Justin Fields being Justin Fields

Fields is the presumed second overall pick for a reason. Even on his worst day, maybe ever, he can still look really freaking good. The secondary plays its role correctly, but Fields makes something happen as the play breaks down.

He drops back and fakes the handoff before eyeing his man on a perspective bubble screen. He doesn’t like the read, so he quickly decides to tuck it and run, making his way past the first down marker and into the second level, forcing a missed tackle along the way. Though JR Pace should have made that play, the way Fields moves like a running back, attacking the defense and forcing them to keep up with his terrifying speed, makes him a difficult tackle for any defender in the college game.

Whenever Fields got past the line of scrimmage, NU’s defenders were hopeless to tackle him, constantly getting dusted by his moves and allowing him to gain chunk yardage on plays they originally covered very well. Quarterback runs have been a problem all year for the otherwise stout defense, and that did not change when going up against the most dynamic rusher they’ve faced at the position all year.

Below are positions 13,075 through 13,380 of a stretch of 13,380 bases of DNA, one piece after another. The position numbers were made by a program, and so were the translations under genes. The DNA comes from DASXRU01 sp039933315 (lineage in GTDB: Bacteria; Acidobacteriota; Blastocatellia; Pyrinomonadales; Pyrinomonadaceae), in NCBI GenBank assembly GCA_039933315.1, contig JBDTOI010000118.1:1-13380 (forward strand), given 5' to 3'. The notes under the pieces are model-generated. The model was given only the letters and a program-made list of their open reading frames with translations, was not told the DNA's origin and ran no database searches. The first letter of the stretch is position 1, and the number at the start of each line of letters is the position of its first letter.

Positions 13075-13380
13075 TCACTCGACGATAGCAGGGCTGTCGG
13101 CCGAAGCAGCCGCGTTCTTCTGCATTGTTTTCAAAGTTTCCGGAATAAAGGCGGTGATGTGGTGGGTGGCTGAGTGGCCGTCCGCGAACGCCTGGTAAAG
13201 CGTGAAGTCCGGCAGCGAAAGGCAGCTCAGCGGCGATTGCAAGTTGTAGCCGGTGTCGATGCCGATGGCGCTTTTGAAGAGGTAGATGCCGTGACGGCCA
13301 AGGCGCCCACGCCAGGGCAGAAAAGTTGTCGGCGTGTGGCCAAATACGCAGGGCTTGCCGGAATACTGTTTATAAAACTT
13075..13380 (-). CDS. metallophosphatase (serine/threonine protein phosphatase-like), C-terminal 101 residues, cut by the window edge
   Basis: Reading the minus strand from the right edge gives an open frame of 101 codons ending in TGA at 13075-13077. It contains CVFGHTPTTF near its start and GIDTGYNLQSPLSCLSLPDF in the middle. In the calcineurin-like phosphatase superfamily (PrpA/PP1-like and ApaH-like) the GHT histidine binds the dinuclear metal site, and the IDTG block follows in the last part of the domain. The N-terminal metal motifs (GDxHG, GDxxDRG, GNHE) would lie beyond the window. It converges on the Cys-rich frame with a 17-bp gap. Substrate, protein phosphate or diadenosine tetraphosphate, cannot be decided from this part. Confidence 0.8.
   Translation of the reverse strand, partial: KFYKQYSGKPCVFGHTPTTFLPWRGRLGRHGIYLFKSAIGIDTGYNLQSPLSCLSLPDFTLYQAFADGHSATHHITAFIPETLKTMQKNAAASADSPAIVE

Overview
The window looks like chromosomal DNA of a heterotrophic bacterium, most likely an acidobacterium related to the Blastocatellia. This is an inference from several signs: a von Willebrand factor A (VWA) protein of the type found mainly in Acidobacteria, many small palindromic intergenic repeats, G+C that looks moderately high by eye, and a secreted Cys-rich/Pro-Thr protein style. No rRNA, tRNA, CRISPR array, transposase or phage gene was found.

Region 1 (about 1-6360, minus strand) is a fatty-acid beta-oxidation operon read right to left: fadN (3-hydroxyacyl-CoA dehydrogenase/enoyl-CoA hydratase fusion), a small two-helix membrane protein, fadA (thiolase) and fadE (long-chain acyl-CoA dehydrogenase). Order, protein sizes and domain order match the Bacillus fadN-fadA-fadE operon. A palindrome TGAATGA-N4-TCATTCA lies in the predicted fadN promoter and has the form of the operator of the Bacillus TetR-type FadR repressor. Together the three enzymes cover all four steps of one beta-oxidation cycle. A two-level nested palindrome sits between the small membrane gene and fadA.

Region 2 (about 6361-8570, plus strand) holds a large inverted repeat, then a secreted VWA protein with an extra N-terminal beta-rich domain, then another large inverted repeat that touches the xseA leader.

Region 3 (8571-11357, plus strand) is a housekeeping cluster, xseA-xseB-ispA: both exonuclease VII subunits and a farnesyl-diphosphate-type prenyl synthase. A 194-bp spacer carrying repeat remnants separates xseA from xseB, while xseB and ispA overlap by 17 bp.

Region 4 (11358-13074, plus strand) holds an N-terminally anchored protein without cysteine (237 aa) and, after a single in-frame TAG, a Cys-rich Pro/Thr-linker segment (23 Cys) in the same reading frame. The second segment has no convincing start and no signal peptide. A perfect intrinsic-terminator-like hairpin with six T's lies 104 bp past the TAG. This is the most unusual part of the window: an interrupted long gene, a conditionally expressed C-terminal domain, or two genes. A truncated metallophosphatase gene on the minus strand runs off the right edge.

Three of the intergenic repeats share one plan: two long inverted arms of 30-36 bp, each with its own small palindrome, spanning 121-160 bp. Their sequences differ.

Overall

Fields is very good and has been for two years. Northwestern should be proud of the fact that they made him look flustered for nearly the entirety of last Saturday’s showdown. This secondary has proven that it deserves to be taken seriously as a top-tier unit in college football with a legitimate performance against the now-No. 3 ranked team in the country. Players who did not show up a lot early in the year played really well against Fields, particularly Mitchell and even Cam Ruiz. The ever consistent trio of Pace, Joseph and Greg Newsome II did their thing to hold one of the most potent offenses in college football history to only 22 points and 0 passing touchdowns, despite losing NFL Draft-bound Newsome early on to an injury.

The group should have a much easier task in the Citrus Bowl against Bo Nix and the Auburn Tigers, as its stellar output on the conference’s biggest stage again showed that the Sky Team can truly play with anyone.